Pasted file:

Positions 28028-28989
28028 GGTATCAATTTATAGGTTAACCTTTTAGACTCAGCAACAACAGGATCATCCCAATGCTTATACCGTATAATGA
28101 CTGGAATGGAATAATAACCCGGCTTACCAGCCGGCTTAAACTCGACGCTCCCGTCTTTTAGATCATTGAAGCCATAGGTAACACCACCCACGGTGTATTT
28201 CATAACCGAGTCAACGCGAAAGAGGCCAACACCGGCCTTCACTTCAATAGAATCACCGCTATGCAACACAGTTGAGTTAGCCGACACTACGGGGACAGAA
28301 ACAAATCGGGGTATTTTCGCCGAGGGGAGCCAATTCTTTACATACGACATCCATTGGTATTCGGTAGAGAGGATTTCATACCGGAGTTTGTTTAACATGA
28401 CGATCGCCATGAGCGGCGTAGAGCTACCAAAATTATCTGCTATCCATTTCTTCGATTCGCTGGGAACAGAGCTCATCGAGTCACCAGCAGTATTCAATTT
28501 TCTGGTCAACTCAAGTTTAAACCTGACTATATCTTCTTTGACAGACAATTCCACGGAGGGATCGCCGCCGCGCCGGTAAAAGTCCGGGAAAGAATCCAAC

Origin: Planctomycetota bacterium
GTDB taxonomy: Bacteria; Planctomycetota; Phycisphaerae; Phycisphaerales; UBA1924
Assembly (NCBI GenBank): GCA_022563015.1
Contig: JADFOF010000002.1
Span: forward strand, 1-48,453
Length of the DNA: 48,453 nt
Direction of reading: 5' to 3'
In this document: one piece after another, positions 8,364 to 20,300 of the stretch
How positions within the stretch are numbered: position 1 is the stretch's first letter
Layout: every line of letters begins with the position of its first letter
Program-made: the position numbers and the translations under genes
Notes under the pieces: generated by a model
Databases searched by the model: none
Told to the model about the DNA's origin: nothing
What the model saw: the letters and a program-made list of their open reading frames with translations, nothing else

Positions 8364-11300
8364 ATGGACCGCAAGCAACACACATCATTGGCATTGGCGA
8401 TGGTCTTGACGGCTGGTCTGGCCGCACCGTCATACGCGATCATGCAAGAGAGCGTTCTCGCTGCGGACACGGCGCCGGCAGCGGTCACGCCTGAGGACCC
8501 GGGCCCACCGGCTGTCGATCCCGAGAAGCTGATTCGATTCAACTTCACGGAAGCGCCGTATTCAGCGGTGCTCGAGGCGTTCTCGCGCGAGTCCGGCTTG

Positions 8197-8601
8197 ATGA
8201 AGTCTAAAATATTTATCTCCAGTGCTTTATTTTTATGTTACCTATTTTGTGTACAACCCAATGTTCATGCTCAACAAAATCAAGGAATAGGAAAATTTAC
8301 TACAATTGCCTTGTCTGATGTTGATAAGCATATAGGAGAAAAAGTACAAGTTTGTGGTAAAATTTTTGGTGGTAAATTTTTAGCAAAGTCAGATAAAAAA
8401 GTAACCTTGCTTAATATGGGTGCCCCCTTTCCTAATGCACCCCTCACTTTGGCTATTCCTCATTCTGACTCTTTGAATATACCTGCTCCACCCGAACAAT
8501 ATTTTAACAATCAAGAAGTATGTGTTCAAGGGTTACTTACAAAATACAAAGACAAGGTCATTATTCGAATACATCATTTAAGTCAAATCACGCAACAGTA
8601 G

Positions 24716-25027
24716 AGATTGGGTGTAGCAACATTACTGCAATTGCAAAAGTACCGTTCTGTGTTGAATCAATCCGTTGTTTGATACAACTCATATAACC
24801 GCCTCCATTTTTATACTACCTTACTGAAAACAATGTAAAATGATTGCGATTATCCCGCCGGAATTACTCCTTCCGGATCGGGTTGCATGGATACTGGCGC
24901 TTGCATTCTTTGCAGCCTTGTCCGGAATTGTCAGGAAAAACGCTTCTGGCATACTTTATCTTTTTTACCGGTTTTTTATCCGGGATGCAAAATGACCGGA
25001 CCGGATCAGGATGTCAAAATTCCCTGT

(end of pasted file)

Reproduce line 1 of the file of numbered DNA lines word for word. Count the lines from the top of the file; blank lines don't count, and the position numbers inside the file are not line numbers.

Positions 28028-28989